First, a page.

Culture

Sgathaich: Monster Hunter Rise

It’s time to return to Monster Hunter. Previously I reviewed Monster Hunter Generations Ultimate which was sort of like a finale for the classic style Monster Hunter with World leading into a new age for the franchise. I had considered getting Worlds, checked if my gaming computer could run it and it looked like it would, but then Rise was announced so I felt that it was pointless to get that with a new game on the horizon for a console I play a lot.

One big difference between Rise and both Worlds and Generations is just how Japanese the setting is. First thing that happens after making your character (which for me took a fair bit of time as I wanted to get them right) is you’re woken up by twin shrine maidens (and in the Japanese vocals setting they even “ara ara”). Then you put on your base gear which is very ninja looking and go out into a very feudal Japanese village.

Frankly this game is oozing with Japanese aesthetics. Not just the setting and clothes, the new monsters are all based on Yokai (Audiobook Review: The Book Of Yokai by Michael Dylan Foster), the monster intros are all in the style of Noh theater, heck even one of the main features of the game “the rampage” is itself a reference to Japanese mythology.

Ok enough about the setting.

Monster Hunter Rise fundamentally plays like Generations, but with MANY quality of life improvements and new dynamics. It still has you hunt large monsters and when defeating them you get materials you can use for armour and weapons that you can craft to get better and hunt more dangerous monsters, that’s all still there. Major changes are now instead of a map being split into different sections that you load into its all one big map you can explore. The maps can also get extremely vertical thanks to the new wire bug mechanics.

Exploring these maps is important for not just hunting the monsters but also thanks to endemic life which range from stat buffing creatures to animals and plants you can find that have various uses in battle such trap bugs which will momentarily flinch a monster when it makes contact (very useful to get out of a charge).

Palicos (the somewhat bipedal cats) return as a companion but are also joined by Palamutes, dogs that have been specially trained to help you and can even be ridden helping you get round the map.

The rampage is a sort of tower defense style mode which has you set up defenses (both automatic and manned) to fend off waves of monsters to prevent them breaking into the gate. It’s not just firing cannons though as during it you can get buffs to your regular weapons to leap into the fray for massive damage. While you won’t get much fun with that mode solo when you have a full group of 4 this mode really comes into its own, often ending against a boss like monster such as an apex monster, feeling your heart beat as you fight the powerful monster and see another wave coming towards you, knowing you need to beat this before the last gate gets down.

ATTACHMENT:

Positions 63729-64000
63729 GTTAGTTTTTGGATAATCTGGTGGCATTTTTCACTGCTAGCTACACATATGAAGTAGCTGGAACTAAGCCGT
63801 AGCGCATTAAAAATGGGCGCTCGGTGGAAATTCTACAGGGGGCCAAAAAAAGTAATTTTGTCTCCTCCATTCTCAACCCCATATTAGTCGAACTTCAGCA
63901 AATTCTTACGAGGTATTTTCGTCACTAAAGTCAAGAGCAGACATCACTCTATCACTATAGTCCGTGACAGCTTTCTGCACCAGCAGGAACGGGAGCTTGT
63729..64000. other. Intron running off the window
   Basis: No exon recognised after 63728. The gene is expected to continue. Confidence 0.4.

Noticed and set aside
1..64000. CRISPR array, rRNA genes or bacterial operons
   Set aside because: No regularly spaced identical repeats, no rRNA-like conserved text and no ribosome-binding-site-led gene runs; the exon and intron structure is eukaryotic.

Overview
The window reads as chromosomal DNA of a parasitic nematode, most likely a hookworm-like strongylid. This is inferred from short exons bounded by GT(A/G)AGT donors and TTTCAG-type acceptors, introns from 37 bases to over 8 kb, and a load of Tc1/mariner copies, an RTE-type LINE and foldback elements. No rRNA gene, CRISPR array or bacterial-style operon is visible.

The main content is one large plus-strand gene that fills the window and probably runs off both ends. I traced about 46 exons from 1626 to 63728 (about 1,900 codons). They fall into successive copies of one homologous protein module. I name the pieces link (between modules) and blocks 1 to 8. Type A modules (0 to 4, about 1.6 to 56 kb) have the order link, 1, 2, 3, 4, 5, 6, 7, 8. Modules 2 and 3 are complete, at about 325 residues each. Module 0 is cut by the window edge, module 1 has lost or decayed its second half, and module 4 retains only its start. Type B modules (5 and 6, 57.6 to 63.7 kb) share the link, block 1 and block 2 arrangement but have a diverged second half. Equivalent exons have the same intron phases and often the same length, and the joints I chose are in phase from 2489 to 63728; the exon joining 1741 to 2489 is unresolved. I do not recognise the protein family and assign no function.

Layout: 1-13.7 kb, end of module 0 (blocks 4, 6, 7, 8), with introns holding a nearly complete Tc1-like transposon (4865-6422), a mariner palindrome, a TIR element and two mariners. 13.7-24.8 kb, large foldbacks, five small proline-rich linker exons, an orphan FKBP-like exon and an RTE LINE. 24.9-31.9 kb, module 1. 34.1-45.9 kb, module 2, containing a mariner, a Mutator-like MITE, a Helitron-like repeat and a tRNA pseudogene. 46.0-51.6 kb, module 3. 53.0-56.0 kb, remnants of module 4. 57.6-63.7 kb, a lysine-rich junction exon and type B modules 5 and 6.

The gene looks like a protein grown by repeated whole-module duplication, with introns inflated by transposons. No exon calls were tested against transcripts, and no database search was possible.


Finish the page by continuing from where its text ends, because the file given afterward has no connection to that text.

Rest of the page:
There is much more of a story this time round and I was pleasantly surprised to find it was in both the solo and multiplayer modes. Solo being almost a warm up and then facing off against the signature monster of the game Magnamalo while then heading into multiplayer and uncovering the cause of the rampage. I enjoyed that as in my previous Monster Hunter experiences the solo mode had the story and then multi player was a lot looser with maybe a small bit of explanation given for the final boss monster. It’s also useful as if you complete story mode and its post main story quests it will give you a hunt to allow you to get deeper into the multiplayer skipping the first two ranks since you will have proved your good enough (main story for multiplayer kicks in as you get into high rank, and if you have completed solo you are ready for high rank)

Of course this does still require you to be able to deal with hunting the same things over and over again to get the drops. So you need to be ready for a bit of a grind. Fortunately as you do that grind you do start to pick up on your targets movements and weaknesses so you find it easier to beat those monsters. I can’t say it’s a boring grind but you will get a little disheartened if you’re going for that one rare drop from the monster to complete your armour set and it keeps failing to drop (at which point start selling your surplus of  other mats, you will need to money as you get into higher level crafts).

The game recently had its first update giving more endgame content with even more coming in May. I also suspect in about a year’s time we will see an ultimate or ice born equivalent to this game, basically an expansion giving us G/master rank level hunts. One tip, when you go online, don’t use a long sword… everyone will hate you.

Rating: spear spear spear spear spear

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